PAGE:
Violinist Stefan Jackiw shows astonishing ability to communicate with listeners

Stefan Jackiw
San Jose Mercury News

By Richard Scheinin


The 24-year-old violinist Stefan Jackiw was greeted with hurrahs from the balcony when he stepped on stage Friday at Zellerbach Hall to play Tchaikovsky's Violin Concerto with the Russian National Orchestra. After he had dispensed with the first movement — a sumptuous and astonishing performance — half the audience stood up and cheered.

That violation of classical music protocol — making even a peep between movements is generally deemed a felony — was a tipoff to this player's rare ability to communicate with listeners.

Like many young soloists, he owns a turbo-technique that allows him to cleanly mow down the most demanding passages. Unlike most soloists in any age group, Jackiw — a 2007 Harvard graduate whose parents are physicists — seems tapped into the very source from which the music flows. It sure rushed through his Tchaikovsky, which was roomy and full of fireworks, the height of Romance.

Driving to the concert, just to get in the mood, I had listened to an old recording of the piece by violinist Nathan Milstein, who was a protégé of Leopold Auer, Tchaikovsky's original candidate to premiere the D-major concerto. (Auer famously turned him down). It's not a good idea to listen to Milstein before hearing Jackiw, I thought. How can anyone today possibly summon up that type of authenticity? It's like listening to Muddy Waters play the blues.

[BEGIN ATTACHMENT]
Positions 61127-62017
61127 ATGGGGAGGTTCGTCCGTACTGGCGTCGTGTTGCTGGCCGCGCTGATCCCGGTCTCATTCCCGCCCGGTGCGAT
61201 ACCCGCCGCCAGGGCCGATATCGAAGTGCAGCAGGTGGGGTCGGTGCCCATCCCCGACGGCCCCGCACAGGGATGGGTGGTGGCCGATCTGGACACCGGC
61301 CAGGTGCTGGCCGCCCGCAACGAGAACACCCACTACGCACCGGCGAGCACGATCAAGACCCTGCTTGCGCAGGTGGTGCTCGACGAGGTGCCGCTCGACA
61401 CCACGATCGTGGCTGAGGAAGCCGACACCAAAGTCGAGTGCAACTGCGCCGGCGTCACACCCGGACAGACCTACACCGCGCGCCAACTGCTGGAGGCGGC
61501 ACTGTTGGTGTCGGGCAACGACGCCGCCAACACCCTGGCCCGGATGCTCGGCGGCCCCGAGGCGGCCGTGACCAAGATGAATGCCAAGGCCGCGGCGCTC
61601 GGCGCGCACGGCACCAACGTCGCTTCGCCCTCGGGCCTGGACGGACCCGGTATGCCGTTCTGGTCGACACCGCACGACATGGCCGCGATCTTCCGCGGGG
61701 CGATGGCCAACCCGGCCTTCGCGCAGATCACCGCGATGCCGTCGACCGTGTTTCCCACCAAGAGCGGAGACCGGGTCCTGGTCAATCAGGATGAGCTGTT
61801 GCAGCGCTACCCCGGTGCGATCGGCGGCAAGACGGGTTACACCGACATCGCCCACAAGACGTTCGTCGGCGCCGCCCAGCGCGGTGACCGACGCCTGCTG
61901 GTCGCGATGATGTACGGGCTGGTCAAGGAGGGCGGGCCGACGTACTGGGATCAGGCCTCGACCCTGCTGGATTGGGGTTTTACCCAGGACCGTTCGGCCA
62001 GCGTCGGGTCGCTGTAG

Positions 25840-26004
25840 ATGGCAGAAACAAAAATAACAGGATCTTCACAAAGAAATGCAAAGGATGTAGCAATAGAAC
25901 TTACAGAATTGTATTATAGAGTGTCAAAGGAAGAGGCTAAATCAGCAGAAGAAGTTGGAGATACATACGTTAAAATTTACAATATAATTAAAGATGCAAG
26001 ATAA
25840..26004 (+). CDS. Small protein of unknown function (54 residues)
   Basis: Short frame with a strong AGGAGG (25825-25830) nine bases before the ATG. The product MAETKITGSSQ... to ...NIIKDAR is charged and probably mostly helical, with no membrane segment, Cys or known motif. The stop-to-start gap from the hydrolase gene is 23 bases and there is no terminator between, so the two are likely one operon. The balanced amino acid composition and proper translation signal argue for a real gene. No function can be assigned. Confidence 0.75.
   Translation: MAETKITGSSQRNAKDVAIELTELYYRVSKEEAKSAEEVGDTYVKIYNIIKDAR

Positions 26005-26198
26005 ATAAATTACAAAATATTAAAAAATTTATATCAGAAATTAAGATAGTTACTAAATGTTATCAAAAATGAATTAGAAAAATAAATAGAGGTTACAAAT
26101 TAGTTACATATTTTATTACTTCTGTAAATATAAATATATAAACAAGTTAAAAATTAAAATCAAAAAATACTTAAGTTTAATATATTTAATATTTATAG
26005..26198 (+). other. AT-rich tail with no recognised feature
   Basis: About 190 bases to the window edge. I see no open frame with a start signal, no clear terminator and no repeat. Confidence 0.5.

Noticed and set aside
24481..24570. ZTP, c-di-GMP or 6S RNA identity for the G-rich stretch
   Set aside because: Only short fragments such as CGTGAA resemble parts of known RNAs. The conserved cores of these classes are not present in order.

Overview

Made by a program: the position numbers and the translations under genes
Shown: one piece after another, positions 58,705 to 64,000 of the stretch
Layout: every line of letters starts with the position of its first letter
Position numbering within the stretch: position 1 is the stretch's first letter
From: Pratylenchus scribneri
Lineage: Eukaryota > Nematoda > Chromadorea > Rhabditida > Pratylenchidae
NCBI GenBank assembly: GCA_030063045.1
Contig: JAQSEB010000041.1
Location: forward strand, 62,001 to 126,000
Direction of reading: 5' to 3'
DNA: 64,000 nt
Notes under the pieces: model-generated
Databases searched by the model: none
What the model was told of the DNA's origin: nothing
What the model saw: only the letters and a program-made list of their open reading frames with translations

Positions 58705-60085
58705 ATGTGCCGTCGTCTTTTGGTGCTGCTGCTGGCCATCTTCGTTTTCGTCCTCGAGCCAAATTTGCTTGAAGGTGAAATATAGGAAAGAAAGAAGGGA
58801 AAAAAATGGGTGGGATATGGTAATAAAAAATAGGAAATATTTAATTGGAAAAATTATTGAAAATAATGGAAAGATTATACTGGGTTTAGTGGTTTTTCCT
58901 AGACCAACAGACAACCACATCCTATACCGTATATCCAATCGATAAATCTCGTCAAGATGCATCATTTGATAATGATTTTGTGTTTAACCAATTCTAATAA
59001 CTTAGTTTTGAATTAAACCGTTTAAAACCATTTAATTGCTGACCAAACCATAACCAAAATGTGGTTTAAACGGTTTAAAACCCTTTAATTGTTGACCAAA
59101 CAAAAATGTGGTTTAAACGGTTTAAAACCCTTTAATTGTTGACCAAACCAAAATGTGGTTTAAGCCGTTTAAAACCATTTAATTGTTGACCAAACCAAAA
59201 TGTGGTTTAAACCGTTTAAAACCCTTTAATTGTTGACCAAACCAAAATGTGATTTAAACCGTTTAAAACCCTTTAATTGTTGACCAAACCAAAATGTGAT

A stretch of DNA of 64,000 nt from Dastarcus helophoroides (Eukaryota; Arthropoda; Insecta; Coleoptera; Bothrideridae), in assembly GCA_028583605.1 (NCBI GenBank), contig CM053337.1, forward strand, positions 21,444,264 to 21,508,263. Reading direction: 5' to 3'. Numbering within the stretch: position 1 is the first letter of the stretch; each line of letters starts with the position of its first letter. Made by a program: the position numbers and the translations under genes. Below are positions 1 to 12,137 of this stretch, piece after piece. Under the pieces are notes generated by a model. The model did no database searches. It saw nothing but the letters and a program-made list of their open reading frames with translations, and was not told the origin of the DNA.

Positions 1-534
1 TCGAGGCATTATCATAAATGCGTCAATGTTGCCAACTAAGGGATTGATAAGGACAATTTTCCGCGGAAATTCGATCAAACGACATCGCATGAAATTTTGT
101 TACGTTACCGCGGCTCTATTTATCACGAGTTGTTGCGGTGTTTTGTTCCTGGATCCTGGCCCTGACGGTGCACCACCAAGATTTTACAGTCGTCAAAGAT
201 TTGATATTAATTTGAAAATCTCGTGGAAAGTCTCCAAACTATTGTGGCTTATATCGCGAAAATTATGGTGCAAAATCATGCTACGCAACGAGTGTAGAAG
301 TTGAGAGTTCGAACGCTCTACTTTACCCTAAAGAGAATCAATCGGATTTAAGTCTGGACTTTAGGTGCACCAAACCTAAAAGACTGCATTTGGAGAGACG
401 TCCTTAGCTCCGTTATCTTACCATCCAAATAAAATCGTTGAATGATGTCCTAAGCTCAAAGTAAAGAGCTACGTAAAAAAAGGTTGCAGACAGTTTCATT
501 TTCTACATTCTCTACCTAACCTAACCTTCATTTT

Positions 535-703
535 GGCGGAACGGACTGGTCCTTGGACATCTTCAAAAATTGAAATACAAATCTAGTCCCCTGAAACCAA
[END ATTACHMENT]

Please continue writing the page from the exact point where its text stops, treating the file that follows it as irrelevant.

Yet from the work's  opening moments, Jackiw turned phrases with remarkable honesty and sweetness, like a fiddler of old. Conductor Mikhail Pletnev let him do his thing, and Jackiw put his personal stamp all over the performance, slowing down the big melodies, letting them turn like crystal chandeliers.


It was flamboyant. But, face it, this concerto is a schmaltz fest and milking it isn't a bad idea, especially when the soloist can draw out long bowfulls of notes that run dark as molasses on the low strings, or sing like a flute up high. The orchestra was an expert partner, too, sounding lush, yet muscular and trim throughout the performance, which was presented by Cal Performances.

Even Jackiw's mistakes, of which there were few, were instructive to see. Launching into the finale, he pushed the tempo, momentarily falling out of sync with portions of the orchestra. So, he turned toward his colleagues on his right, and then on his left, re-establishing uniformity of tempo with his body language as he kept on playing, then moved ahead with confidence.

Lanky and handsome, Jackiw (pronounced jack-EEV) has performed in recent years with the major orchestras in London, San Francisco, Chicago, Cleveland, New York, Boston and elsewhere. Increasingly, he would seem to be a marketer's dream; one wonders when someone will pair him up with, say, Los Angeles Philharmonic conductor Gustavo Dudamel, another incendiary young hotshot.

More importantly, one wonders where he will take all this talent, how he will grow it, what type of repertory he will establish beyond the tried and true. Friday, as an encore, he played some Bach — the Largo of the C-Major sonata for solo violin — with clarity and focused intention, imbuing even the quietest notes with marked intensity.